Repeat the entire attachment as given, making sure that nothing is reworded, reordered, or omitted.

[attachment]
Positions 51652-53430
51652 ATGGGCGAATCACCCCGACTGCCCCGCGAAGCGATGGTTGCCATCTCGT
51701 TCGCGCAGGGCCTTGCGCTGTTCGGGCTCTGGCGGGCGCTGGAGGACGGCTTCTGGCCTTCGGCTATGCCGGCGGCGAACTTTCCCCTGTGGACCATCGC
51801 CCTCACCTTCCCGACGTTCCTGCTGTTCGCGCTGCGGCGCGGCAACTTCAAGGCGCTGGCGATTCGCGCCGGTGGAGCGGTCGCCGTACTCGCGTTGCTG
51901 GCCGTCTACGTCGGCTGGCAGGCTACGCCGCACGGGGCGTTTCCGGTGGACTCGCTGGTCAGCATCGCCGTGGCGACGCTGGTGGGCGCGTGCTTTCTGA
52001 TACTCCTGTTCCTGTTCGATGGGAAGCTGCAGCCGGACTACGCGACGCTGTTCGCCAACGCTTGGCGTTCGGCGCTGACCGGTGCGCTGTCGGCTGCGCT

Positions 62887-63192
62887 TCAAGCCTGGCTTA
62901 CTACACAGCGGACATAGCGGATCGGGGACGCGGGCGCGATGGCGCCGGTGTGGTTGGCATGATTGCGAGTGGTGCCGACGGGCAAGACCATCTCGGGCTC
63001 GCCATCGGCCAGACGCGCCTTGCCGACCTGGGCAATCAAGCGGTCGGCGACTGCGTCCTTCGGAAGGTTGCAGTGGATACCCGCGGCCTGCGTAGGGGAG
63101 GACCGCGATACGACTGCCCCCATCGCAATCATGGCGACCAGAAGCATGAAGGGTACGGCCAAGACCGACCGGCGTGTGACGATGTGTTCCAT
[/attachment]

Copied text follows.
Positions 51652-53430
51652 ATGGGCGAATCACCCCGACTGCCCCGCGAAGCGATGGTTGCCATCTCGT
51701 TCGCGCAGGGCCTTGCGCTGTTCGGGCTCTGGCGGGCGCTGGAGGACGGCTTCTGGCCTTCGGCTATGCCGGCGGCGAACTTTCCCCTGTGGACCATCGC
51801 CCTCACCTTCCCGACGTTCCTGCTGTTCGCGCTGCGGCGCGGCAACTTCAAGGCGCTGGCGATTCGCGCCGGTGGAGCGGTCGCCGTACTCGCGTTGCTG
51901 GCCGTCTACGTCGGCTGGCAGGCTACGCCGCACGGGGCGTTTCCGGTGGACTCGCTGGTCAGCATCGCCGTGGCGACGCTGGTGGGCGCGTGCTTTCTGA
52001 TACTCCTGTTCCTGTTCGATGGGAAGCTGCAGCCGGACTACGCGACGCTGTTCGCCAACGCTTGGCGTTCGGCGCTGACCGGTGCGCTGTCGGCTGCGCT

Positions 62887-63192
62887 TCAAGCCTGGCTTA
62901 CTACACAGCGGACATAGCGGATCGGGGACGCGGGCGCGATGGCGCCGGTGTGGTTGGCATGATTGCGAGTGGTGCCGACGGGCAAGACCATCTCGGGCTC
63001 GCCATCGGCCAGACGCGCCTTGCCGACCTGGGCAATCAAGCGGTCGGCGACTGCGTCCTTCGGAAGGTTGCAGTGGATACCCGCGGCCTGCGTAGGGGAG
63101 GACCGCGATACGACTGCCCCCATCGCAATCATGGCGACCAGAAGCATGAAGGGTACGGCCAAGACCGACCGGCGTGTGACGATGTGTTCCAT